PH tagged Asia’s smuggling capital
Heat is on Biazon for P62-b loss
The Philippines has become known as “the smuggling capital of Asia” after some P32 billion worth of rice, onions, meat and poultry products and P30 billion worth of petroleum products were smuggled into the country last year alone, agriculture leaders said Sunday.
The representatives of agricultural groups demanded that Customs Commissioner Rufino Biazon resign and blamed President Benigno Aquino III for not curbing rampant smuggling despite repeated warnings even from big businesses.
“In 2012 alone, the total volume of smuggled agricultural products amounted to P32 billion. As much as 600,000 metric tons of rice worth P10 billion was smuggled into the country, smuggled chicken and pork products reached P8 billion, fish and aquatic products at P3.8 billion, sugar at P4.8 billion, and onion and other vegetables at P3.5 billion,” said Abono chairman and Swine Development Council Rosendo So, citing Bureau of Customs records.
So twitted President Aquino for announcing that the country will be self-sufficient in rice this year and in fact, was on its way to exporting black organic rice.
“Yes, the President is correct in saying that the country will be sufficient in rice because the smuggled imported rice is flooding the local markets and selling at a cheap cost, thereby killing our local farmers,” So told the Manila Standard.
“Single-handedly, Biazon is making the country the smuggling capital of Asia. He should resign if he has any shame left,” So said. “We should not let Biazon spend another minute in Customs. He should pack his things and leave immediately.”
So said Biazon should relinquish his post and not wait for the President to ask him to resign.
“You also have oil players complaining of smuggled petroleum products amounting to foregone revenues of up to P30 billion a year,” So said.
Comparing the volume of exports reported by other countries to the Philippines and the import volume recorded in Customs, So said the smuggled grains were erroneously declared and recorded as “slag, wood wall, tiles and ukay-ukay.”
So said the smuggled agricultural products were flooding markets nationwide, even in areas that are considered the country’s rice granary.
“Heads must roll for the failure of Customs to address the problem of rampant smuggling in the Visayas and Mindanao. Smuggled rice has flooded the markets, reaching Nueva Ecija, Baguio, Pangasinan, La Union and even Isabela, the rice granary of the Philippines,” So said.
So appealed to President Aquino to intervene and crack the whip on Customs officials, especially those manning the ports in Visayas and Mindanao, where grains from China and Vietnam were illegally entering the country.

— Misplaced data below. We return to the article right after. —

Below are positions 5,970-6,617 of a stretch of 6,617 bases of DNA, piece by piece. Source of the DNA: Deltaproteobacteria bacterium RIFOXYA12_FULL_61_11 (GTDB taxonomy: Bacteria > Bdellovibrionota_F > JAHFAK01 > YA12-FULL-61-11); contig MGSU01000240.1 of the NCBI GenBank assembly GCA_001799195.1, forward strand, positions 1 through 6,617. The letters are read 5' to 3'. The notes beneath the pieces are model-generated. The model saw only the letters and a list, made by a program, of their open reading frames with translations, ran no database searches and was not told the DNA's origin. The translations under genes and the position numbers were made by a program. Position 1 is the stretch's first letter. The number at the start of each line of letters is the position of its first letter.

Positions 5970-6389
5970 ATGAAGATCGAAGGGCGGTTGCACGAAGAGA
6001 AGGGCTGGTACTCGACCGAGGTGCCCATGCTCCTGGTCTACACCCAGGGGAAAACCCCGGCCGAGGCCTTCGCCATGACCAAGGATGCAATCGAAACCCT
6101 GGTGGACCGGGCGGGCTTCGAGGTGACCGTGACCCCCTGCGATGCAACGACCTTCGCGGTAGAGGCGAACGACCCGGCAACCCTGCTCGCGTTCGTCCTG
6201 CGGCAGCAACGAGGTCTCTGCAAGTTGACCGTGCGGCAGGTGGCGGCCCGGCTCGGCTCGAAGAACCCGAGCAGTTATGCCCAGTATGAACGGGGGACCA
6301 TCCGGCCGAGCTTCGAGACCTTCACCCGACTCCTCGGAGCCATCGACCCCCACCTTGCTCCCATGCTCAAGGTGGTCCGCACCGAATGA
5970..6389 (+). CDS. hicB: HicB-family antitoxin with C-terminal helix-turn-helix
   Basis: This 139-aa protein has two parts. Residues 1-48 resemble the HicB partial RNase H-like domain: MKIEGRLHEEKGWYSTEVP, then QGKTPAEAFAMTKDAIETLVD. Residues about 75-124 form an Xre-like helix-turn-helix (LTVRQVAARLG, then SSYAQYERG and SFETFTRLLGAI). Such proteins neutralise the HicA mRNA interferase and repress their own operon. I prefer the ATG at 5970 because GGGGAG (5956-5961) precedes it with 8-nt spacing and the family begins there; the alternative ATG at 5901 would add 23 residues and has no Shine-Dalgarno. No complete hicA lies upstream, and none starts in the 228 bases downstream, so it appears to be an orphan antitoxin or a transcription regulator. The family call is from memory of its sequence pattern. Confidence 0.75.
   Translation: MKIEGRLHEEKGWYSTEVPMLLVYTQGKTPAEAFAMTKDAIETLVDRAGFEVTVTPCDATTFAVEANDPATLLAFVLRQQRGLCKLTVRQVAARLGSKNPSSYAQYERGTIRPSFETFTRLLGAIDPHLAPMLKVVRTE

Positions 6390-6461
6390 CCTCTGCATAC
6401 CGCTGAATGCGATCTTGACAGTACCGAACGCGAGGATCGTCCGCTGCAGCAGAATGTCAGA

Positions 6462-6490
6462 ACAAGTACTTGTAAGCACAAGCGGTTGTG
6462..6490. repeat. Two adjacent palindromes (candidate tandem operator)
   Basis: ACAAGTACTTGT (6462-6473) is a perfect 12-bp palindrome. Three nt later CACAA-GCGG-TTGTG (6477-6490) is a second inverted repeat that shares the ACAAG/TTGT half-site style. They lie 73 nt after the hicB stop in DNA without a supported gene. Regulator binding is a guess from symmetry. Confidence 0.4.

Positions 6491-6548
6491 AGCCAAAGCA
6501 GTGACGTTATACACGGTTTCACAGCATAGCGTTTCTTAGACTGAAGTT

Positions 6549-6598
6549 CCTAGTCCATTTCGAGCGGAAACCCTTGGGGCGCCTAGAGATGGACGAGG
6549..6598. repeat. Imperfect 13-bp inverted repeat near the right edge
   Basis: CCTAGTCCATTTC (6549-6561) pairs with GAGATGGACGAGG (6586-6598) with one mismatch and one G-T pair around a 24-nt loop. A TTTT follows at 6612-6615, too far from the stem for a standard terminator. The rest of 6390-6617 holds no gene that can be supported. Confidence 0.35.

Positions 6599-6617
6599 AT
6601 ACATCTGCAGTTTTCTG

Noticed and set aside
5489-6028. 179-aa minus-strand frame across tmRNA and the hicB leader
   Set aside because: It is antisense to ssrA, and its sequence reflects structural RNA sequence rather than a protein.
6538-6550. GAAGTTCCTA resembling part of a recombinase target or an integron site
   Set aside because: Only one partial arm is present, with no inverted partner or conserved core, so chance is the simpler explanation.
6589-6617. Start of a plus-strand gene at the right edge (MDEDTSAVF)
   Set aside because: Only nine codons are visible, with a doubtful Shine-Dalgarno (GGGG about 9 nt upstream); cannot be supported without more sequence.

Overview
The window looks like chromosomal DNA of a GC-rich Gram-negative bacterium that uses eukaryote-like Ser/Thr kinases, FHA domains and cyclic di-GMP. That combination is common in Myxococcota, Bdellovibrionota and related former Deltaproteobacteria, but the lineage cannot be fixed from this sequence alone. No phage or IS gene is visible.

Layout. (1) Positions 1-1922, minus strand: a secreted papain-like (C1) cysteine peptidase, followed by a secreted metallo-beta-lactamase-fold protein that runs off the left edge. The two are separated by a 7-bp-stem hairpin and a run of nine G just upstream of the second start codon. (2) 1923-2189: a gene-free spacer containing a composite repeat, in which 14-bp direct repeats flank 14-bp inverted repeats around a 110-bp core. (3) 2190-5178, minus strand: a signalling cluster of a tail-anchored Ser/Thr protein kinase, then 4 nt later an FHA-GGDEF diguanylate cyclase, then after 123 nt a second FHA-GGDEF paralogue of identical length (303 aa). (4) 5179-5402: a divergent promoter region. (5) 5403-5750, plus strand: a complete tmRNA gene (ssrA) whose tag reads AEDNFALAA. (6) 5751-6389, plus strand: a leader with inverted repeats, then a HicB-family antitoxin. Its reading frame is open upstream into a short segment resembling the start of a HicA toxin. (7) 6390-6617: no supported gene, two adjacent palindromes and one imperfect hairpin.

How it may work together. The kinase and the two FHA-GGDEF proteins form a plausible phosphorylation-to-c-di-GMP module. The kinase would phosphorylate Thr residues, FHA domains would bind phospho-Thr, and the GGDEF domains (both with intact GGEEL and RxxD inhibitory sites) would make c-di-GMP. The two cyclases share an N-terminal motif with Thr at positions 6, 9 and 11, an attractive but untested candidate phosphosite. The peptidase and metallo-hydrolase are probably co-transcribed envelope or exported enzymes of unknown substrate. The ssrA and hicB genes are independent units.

“With smuggled rice flooding the market, it is only incumbent upon the government to act immediately. If the prices of rice continue to plunge, local rice production will certainly collapse,” he added.
So said farmers in Luzon have lost the market in Visayas in Mindanao.
Before the smuggling became rampant, rice was transported from the provinces of Northern Luzon to Manila, and from there was shipped to Cebu, Cagayan de Oro and Davao.
“Now, with the unabated entry of smuggled rice, the contraband is being shipped from Cebu, Davao and Cagayan de Oro to Manila, and from Manila, it is brought to Bulacan and, subsequently transported to other provinces in Northern Luzon,” So said.
So said the local farmers were disappointed in President Aquino’s inaction on their manifesto asking for immediate and concrete steps to curb rice smuggling.
The manifesto was submitted to the President and to Biazon more than a month ago, he said.
“Since then, the illegal entry of grain shipments continues,” So said.
Biazon earlier drew flak after big oil players complained of rampant smuggling of petroleum products in various ports across the country.
Malacañang recently distanced itself from the Customs chief, with presidential spokesman Edwin Lacierda saying the calls for him to resign “should be answered by Commissioner Biazon himself.”
Biazon was reported to be in Panama City where he was attending a meeting of the World Customs Organization.
In his April 4 blog on the Internet, Biazon stressed that an overhaul of the agency is needed, but mere replacement of people involved, while necessary and significant, will not be the ultimate solution.”
He said “the problem of smuggling is not one that just cropped up during his tenure as BOC commissioner in the past 18 months, or the Aquino administration from mid-2010 to the present.”
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